5 Greatest Three-Point Shooters In NBA History

If you enjoy the NBA then there is much to be excited about for the future. With the finals around the corner, we can’t wait to see what will happen next. So many of us are thinking about how the NBA spreads as we approach the end of the season. 

Thinking of this, however, we have to consider the 3-pointers, the shot and those who have scored the best 3-pointers over the years. What was one nonexistent is now a big part of the game. With such significance, let’s step away from the current events and take a trip back in time to see who were the best 3-point scorers of all time! We cannot guarantee that you will agree with our choices, but you cannot deny that our top 5 are some of the best! 

What Is A 3-Point Shot?

Before we get into who the best are, let’s remind ourselves what the 3-pointer actually is. A 3-pointer is a type of shot that is scored anywhere after the 3-point arc. This is a shot made from anywhere on the court outside the line all the way to the baseline all the way on the other side of the court. 

This type of shot counts as 3 points if made. It was not added to NBA play until 1979. The NBA did not want to change the way that the game was played or plays were run, but fans loved it so much, and enjoyed that a game could be won with many more points. It was integrated for this reason, and it has become very significant in the sport ever since.

The Best 3-Point Shooters

So, now we have gone over what the 3-point shot is, who are its leading players? We will look at 5 players over NBA history who absolutely slay at the 3-pointer, and while we may have missed some out, these are our top 5!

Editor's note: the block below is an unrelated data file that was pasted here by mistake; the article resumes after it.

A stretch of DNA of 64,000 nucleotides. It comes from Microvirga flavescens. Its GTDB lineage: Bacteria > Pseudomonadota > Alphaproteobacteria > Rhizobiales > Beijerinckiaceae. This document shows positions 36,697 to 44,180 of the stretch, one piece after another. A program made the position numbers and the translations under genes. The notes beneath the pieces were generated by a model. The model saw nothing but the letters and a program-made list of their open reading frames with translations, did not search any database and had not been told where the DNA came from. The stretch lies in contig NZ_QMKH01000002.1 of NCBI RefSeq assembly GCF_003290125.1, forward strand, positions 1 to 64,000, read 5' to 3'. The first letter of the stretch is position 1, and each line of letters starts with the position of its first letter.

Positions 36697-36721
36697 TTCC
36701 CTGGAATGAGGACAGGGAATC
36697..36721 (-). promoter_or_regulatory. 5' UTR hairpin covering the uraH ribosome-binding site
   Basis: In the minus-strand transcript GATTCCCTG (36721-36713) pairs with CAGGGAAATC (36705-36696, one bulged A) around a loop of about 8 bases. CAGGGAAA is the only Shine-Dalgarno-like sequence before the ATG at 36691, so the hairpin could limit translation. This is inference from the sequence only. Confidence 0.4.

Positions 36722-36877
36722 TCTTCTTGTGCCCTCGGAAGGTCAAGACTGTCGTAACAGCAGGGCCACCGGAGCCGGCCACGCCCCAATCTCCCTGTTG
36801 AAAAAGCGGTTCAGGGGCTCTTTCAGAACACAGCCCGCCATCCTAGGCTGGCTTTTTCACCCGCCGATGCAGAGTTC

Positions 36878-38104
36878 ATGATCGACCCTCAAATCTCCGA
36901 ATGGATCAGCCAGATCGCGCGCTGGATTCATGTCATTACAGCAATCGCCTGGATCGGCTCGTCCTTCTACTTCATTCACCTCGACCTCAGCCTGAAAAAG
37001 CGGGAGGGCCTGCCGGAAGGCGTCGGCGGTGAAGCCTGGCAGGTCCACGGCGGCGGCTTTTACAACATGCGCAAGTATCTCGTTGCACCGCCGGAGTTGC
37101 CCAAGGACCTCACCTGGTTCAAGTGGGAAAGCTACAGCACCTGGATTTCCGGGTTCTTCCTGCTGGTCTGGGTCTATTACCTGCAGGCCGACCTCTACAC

#1. Steph Curry

There is absolutely no denying that Steph Curry is one of the best shooters in basketball history. It doesn’t matter where he is shooting from, he can always get that ball in the hoop. As the son of an NBA veteran, it is not all that surprising, Steph inherited his father’s skill with the ball, and when he was younger you could easily have seen him with his dad shooting balls during warm-ups. 

However, Steph went on to surpass his father. This legend was overlooked so much in the draft back in ‘09, he looked more like a bench player with his physique, but he had his skill to prove to everyone, and boy… Did he do that! 

#2. Glen Rice

Glen rice is another legend. He had been one of the most skilled marksmen at the 3-pointer ever. With a 15-year career he managed to shoot an incredible 1,559 3-pointers over all. Glen was a pioneer in the Miami Heat expansion team when he started playing in the 2nd year of the league. He was picked as 4th overall back in ‘89, and he was a hopeful prospect. 

Rice played a small forward at 6 ft 8 and so it was a bit tricky to guard him, he wasn’t limited though, he was skilled in dribbling as well, so he always got his shot in. 

#3. Reggie Miller

Reggie was never imposing as a figure, not like Shaq or Dikembe, but he was scary in the 4th. It was always Miller-time when it hit the 4th, and he would suddenly hurt on his big guns and get shot. He was a player who could erase a deficit like it was a bit of marker on a whiteboard. 

Hell, Knicks fans absolutely loathe Reggie, being a conference rival and due to his 8 points in just under 9 seconds that he managed to get in back in ‘95. He destroyed the Knicks with such ease in such little time that it’s no surprise there’s a bit of bitterness there. 

#4. Ray Allen

Ray was a member of the 1996 draft which contained many other legends as well. He was picked 5th by the Timberwolves, but was then swapped for Milwaukee’s 4th pick. 

With Milwaukee, he joined with Robinson and Cassell to create what we know as ‘the big three’. They achieved success in the 2000 to 2001 season, and they got so close to the finals. Eventually he was traded to the Sonic’s, and in Seattle he formed a formidable duo with Lewis, and together they became a dangerous 3-pointer team.

#5. Larry Bird

Finally, we have Larry Bird, he was doing this during the time when teams wanted to just pound it inside the hoop. He was a big guy who had a stroke that was rival to that of many guards. Larry crafted the way for other big men to shoot like Nowitzki. 

He learned how to shoot in Indiana’s cornfields, and then ended up monopolizing the championships in the 80s alongside Johnson, creating a rivalry and sheer epic entertainment in the process. From cornfields to fame, true as a Bird.

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